As a landlord, the last thing you want to deal with is a tenant who refuses to pay, and the legal eviction process that follows. However, as a landlord, this is part of the job. Therefore, you should become familiar with the laws for eviction governing your state.
For your protection, before you rent to anyone, make sure to take photos of the interior and exterior of the property, do a walkthrough with the new tenant prior to both parties signing the lease, and then have a legal lease created by an attorney. That way, you have all the bases covered if the tenant ever defaults on the lease and causes damage to the property.
By failing to pay, your tenant is stealing from you. Although you can evict a tenant on your own, because this is a complex process, you should consider hiring a qualified attorney.
The Legal Eviction Process
You want to avoid doing anything illegal, since it could come back on you and cost thousands of dollars. In addition to being messy and overwhelming, the eviction process is typically expensive. Therefore, if your tenant has simply fallen on hard times, you might try to come to some financial agreement. Otherwise, you have no choice but to start the eviction process through your attorney. Following are the steps typically involved with an eviction.
- A process service or deputy hand delivers to the tenant or posts one of two notices on the tenant’s door. A “pay or quit” notice outlines the number of days remaining before the tenant must vacate the premises, as well as the full amount of rent owed along with penalties and fees. If evicted for any reason other than non-payment of rent, the tenant is served a “notice to comply,” which outlines the reason(s) for eviction and the number of days left to bring the account current before being evicted.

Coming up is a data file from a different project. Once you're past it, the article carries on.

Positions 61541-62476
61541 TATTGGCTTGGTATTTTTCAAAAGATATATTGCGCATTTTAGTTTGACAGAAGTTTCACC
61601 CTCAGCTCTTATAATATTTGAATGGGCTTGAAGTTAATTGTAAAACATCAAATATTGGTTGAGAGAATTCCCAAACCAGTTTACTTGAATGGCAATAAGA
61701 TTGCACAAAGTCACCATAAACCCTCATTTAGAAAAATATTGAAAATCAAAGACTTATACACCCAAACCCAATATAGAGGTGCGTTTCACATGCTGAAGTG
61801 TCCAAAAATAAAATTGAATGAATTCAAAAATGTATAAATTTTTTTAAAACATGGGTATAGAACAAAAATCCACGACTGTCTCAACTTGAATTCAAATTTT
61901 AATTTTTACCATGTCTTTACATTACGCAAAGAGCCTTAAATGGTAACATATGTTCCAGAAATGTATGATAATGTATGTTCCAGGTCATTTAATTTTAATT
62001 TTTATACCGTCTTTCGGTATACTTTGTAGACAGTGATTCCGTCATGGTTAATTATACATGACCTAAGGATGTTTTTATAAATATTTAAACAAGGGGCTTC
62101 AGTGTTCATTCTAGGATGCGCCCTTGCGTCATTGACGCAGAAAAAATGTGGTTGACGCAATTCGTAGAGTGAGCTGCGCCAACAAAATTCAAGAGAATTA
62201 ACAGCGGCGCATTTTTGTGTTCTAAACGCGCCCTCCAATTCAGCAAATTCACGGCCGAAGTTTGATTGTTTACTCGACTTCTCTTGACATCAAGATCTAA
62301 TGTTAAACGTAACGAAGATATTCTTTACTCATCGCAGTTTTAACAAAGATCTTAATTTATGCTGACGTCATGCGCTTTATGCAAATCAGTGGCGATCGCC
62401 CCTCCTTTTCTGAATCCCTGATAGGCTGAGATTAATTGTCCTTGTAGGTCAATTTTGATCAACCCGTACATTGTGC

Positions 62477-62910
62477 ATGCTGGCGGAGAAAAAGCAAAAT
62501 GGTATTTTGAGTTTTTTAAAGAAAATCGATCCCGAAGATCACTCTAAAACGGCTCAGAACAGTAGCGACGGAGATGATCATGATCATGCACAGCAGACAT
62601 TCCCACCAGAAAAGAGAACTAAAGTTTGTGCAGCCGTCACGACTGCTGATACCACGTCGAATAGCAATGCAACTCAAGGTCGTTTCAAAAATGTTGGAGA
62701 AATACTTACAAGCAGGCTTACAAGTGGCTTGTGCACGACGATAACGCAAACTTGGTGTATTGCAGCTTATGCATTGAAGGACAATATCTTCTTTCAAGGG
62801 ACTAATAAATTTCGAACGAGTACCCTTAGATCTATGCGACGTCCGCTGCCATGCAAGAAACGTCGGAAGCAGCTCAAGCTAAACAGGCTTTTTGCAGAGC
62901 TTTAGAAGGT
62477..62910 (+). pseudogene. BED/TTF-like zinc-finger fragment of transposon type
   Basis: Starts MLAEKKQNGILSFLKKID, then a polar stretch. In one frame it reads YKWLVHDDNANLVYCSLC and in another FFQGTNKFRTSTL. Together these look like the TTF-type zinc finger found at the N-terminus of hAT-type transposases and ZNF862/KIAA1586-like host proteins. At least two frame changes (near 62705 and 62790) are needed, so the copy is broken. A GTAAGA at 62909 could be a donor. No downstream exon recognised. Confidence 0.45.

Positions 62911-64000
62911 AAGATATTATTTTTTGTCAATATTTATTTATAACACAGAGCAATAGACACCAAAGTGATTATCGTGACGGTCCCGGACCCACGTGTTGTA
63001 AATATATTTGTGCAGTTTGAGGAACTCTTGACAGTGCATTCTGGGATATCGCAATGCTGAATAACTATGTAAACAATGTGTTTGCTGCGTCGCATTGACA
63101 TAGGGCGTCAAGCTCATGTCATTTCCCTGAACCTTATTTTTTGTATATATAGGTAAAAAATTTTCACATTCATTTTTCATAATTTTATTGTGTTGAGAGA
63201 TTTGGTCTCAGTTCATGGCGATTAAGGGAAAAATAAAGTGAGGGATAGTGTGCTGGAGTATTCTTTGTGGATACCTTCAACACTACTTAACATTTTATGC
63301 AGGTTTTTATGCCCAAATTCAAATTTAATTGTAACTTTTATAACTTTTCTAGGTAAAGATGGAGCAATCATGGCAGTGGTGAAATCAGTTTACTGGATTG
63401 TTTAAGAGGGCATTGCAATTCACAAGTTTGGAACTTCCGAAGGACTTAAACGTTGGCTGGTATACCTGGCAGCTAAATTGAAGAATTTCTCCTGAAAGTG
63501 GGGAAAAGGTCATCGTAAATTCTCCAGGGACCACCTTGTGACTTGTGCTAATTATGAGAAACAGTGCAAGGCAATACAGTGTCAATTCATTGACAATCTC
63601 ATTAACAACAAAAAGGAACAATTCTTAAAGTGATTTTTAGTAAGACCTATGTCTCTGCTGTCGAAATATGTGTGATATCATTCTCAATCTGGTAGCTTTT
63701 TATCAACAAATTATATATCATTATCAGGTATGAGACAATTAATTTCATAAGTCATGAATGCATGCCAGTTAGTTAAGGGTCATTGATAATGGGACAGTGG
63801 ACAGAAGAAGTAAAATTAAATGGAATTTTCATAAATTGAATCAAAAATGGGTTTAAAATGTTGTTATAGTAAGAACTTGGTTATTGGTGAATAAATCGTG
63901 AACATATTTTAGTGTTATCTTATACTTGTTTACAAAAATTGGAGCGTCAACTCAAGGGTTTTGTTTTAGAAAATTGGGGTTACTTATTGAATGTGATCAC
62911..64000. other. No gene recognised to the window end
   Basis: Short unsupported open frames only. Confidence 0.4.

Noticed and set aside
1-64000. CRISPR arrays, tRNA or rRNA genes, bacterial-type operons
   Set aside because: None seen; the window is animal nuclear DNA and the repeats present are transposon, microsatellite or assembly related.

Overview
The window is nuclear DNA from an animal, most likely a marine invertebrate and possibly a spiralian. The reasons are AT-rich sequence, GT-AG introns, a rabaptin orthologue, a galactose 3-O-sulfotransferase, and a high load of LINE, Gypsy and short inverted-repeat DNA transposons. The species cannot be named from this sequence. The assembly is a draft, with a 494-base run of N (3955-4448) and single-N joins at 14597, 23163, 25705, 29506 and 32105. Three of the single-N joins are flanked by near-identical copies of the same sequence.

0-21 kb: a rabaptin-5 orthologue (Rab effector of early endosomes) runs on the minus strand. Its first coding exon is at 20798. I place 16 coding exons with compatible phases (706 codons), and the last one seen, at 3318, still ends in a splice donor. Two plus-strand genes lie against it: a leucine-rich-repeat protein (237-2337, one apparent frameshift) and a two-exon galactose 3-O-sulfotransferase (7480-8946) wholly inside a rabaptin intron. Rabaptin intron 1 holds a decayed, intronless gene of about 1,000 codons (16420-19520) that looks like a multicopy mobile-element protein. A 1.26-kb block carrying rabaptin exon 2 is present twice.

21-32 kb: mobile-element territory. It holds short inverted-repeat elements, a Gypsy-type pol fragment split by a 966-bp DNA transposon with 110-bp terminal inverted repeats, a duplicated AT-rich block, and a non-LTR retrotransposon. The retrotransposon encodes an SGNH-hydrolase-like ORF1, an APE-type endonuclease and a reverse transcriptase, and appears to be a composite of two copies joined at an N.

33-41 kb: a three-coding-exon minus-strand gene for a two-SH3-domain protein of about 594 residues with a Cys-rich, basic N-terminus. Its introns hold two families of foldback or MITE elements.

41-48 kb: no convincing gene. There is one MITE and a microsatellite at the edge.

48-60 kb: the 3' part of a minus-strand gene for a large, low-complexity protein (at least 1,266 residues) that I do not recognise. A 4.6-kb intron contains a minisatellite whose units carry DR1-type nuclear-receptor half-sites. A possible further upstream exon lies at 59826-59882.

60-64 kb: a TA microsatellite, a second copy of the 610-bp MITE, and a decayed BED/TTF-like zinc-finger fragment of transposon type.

- After the minimum number of days has passed, your attorney moves forward with the legal eviction by filing legal documents with the court. The court administrator issues a court date, at which you and your attorney, as well as the tenant, appear before a judge. Both parties tell their side and present relevant documentation.
- If the judge sides with you, your attorney files a lawsuit and the court sets a date for eviction. The tenant is served with an unlawful detainer, advising of the court date. If the tenant fails to show, the case defaults and you win the judgment. If the tenant does show, the judge again makes the final decision after listening to both sides and reviewing the presented documentation.
Getting the Tenant Out
Usually after losing, the tenant moves out and wages are garnished for the judgment amount. Unfortunately, sometimes a tenant refuses to leave. When that happens, you pay additional fees and your attorney completes more forms that allow the Sheriff’s Department to post a legal notice on the tenant’s door, advising that if they’re not out by a specified date, his or her belongings will be placed at the curb.
If the tenant still refuses to leave, your attorney will contact the local Sheriff’s Department to have the tenant physically removed. At this point, the tenant usually complies, but if not, he or she can be arrested and, based on the their actions, charged with one or more criminal offenses.